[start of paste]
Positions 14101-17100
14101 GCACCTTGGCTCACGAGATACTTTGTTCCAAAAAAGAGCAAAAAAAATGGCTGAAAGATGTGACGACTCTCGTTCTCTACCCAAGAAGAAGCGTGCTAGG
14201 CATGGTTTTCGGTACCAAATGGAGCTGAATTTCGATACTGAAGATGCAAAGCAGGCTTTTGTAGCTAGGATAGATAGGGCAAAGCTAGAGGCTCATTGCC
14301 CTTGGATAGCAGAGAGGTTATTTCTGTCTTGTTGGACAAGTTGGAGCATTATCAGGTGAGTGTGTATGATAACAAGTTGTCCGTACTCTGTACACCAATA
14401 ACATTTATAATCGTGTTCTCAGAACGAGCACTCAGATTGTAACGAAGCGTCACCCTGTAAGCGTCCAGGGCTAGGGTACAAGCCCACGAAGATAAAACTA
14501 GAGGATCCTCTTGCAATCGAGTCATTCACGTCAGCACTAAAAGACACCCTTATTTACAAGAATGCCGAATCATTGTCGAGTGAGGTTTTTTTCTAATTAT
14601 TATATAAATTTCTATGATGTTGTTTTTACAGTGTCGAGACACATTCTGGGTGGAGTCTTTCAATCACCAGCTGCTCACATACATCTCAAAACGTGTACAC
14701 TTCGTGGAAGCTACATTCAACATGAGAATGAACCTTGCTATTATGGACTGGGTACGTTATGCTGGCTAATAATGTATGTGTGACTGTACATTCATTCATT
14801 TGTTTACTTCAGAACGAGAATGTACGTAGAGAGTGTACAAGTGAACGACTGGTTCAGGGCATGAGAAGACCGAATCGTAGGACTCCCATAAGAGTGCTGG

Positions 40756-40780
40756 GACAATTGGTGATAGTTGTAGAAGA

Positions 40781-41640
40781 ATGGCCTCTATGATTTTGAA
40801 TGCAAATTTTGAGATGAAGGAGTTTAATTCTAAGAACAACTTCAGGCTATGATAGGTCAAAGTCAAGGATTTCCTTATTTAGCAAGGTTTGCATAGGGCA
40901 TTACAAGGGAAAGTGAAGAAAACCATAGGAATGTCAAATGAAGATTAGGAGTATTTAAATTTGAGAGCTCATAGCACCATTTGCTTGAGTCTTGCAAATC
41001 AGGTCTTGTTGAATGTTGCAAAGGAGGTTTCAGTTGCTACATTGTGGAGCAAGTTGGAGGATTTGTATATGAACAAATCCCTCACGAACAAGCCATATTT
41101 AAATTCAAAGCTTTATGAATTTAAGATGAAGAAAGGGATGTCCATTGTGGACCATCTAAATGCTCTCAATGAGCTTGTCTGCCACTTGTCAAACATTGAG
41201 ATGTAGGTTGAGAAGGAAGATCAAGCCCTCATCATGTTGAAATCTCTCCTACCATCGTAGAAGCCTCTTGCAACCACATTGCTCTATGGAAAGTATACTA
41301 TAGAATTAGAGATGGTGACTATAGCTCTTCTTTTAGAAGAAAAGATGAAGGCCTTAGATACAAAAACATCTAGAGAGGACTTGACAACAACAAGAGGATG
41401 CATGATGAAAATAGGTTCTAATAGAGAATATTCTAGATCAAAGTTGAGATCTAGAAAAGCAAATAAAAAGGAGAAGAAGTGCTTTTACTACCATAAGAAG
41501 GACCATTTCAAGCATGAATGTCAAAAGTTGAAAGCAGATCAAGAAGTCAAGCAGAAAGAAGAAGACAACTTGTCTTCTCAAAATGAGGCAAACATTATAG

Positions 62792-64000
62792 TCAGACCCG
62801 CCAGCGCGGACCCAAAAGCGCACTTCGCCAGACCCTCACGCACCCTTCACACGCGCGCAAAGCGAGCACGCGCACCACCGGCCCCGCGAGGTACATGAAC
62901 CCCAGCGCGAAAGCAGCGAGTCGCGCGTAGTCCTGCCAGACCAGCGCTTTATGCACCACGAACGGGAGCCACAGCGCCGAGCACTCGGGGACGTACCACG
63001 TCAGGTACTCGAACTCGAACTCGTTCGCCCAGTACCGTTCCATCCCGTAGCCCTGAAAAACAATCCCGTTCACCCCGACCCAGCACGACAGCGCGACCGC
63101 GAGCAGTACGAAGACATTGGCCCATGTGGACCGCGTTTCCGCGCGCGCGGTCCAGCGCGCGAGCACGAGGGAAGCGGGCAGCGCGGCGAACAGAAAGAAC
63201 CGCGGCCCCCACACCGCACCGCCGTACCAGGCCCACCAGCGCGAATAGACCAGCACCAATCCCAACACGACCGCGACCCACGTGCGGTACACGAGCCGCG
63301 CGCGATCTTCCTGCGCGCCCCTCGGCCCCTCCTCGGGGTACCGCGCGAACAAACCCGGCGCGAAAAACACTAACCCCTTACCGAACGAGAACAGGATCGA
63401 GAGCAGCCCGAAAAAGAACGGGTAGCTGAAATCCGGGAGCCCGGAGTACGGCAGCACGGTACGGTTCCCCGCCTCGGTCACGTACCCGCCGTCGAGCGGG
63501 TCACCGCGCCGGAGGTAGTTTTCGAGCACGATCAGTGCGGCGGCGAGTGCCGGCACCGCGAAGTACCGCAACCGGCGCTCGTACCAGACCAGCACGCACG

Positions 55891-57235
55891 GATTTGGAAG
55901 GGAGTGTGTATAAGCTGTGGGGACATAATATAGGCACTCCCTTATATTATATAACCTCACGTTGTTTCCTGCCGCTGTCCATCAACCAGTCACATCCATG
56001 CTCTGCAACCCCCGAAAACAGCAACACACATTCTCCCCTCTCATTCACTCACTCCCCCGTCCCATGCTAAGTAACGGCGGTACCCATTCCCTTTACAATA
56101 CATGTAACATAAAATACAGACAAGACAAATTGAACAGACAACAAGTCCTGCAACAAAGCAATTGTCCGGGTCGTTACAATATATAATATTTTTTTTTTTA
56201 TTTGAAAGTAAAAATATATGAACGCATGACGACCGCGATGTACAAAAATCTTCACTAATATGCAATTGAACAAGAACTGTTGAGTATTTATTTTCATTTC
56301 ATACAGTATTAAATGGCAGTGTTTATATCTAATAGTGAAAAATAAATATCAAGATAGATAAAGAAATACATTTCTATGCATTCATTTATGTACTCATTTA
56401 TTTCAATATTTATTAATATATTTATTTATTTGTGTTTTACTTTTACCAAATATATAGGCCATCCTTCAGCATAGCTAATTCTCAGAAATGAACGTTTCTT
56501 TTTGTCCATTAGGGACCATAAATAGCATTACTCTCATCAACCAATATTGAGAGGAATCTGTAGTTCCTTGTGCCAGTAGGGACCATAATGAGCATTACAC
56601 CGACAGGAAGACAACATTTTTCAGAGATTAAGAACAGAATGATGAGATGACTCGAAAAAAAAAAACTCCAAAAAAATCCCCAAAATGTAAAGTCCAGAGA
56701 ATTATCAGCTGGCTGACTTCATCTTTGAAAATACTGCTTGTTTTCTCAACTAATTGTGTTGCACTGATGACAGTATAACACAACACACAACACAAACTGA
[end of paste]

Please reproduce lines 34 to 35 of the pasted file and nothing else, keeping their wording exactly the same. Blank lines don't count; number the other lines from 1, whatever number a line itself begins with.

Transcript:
55901 GGAGTGTGTATAAGCTGTGGGGACATAATATAGGCACTCCCTTATATTATATAACCTCACGTTGTTTCCTGCCGCTGTCCATCAACCAGTCACATCCATG
56001 CTCTGCAACCCCCGAAAACAGCAACACACATTCTCCCCTCTCATTCACTCACTCCCCCGTCCCATGCTAAGTAACGGCGGTACCCATTCCCTTTACAATA